Government Noise Regulation Upheld, Senators Fail at Constitutional Court

The government regulation increasing noise limits stands, as a group of senators who challenged the regulation at the Constitutional Court were unsuccessful. On Tuesday, the court partially dismissed and partially rejected the senators’ complaint.

The Senate group argued that the government’s regulation, which increases noise limits for road and rail traffic, is not a formality but a step that can have negative health and economic impacts. However, the Constitutional Court dismissed this argument, stating that the government simply softened some public health protection conditions compared to the previous legal regulation.

Justice reporter Daniela Zemanová pointed out that preventing the government from adjusting these limits would essentially block the creation of any state policy. The regulation, which came into effect last July, allows significantly higher noise levels, potentially affecting up to 80 percent of traffic structures.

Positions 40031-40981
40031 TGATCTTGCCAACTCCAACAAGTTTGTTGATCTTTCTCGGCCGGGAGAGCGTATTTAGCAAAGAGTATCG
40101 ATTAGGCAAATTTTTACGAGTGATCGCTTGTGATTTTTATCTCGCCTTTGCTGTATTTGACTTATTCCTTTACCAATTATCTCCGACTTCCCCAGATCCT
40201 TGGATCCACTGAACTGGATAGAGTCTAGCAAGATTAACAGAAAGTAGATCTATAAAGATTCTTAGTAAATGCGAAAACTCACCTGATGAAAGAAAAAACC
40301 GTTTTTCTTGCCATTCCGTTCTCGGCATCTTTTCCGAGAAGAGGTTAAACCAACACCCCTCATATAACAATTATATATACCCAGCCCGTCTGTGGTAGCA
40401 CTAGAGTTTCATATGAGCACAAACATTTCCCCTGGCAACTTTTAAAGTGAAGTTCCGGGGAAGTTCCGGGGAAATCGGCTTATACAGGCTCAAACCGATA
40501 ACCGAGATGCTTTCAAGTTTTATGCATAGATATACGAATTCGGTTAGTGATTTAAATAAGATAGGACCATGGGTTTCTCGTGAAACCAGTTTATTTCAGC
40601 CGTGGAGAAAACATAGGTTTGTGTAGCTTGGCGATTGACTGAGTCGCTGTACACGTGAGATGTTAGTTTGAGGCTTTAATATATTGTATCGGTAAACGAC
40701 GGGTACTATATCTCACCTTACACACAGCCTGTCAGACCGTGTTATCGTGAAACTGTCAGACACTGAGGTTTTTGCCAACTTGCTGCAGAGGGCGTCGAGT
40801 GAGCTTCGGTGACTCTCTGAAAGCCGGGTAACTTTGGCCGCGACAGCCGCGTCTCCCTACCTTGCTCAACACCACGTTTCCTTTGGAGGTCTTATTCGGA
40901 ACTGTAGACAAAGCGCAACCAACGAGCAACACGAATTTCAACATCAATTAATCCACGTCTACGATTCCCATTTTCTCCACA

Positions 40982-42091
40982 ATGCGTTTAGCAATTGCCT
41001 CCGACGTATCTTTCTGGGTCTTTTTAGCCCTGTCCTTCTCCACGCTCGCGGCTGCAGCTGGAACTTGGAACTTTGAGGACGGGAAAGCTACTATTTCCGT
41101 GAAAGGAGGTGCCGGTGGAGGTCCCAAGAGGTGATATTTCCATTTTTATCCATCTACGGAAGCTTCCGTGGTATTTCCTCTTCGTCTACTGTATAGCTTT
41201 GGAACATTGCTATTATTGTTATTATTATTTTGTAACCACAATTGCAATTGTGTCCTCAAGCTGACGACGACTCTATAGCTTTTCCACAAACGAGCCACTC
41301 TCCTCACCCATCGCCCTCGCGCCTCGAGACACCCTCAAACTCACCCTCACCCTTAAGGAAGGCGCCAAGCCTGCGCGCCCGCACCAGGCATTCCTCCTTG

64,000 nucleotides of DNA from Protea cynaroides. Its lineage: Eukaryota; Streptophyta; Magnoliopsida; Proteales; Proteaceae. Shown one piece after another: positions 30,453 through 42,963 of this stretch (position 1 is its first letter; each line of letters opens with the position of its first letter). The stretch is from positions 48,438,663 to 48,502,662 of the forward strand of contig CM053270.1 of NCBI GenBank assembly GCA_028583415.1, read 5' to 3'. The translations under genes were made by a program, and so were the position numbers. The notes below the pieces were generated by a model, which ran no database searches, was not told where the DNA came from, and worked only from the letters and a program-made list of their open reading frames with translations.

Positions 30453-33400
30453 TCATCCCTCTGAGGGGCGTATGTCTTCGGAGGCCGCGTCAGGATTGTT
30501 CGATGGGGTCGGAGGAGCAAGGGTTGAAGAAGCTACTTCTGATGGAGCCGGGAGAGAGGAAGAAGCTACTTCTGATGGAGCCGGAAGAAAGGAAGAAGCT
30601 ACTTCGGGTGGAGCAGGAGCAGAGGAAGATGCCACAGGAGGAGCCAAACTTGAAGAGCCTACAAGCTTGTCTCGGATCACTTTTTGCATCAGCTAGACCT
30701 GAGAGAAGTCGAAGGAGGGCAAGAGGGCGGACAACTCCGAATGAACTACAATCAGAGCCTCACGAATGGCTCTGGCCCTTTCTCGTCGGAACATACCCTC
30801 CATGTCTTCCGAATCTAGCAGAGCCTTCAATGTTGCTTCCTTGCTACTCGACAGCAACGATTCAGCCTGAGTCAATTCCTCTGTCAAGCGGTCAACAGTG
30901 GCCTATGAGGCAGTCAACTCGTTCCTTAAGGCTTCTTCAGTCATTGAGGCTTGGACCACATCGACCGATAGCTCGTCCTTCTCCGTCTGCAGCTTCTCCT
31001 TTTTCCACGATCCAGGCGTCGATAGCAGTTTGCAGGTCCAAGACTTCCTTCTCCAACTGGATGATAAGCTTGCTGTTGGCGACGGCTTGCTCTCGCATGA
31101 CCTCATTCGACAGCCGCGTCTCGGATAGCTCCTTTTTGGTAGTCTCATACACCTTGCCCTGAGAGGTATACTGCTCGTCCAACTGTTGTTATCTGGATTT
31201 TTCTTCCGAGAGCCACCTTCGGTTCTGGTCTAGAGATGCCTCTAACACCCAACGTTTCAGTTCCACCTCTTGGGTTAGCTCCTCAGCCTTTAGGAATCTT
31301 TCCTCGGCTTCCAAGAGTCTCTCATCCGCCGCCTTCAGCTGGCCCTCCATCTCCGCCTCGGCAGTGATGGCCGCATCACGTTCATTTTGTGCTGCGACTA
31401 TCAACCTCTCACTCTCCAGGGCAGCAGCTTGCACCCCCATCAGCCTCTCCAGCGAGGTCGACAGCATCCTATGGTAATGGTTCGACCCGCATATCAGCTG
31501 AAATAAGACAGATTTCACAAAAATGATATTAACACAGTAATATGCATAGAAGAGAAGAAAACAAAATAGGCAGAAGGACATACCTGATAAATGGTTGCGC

The complainants also believed that the government did not consider the adverse effects of noise on the population’s health and the costs associated with health and social measures when adopting the regulation. They argued that the costs associated with the negative effects of excessive noise could be significantly more expensive than the costs of noise control measures. According to them, the government’s approach contradicted the public health protection law.

Nonetheless, the government adopted the measure to simplify and reduce the cost of building new and reconstructing existing transport infrastructure.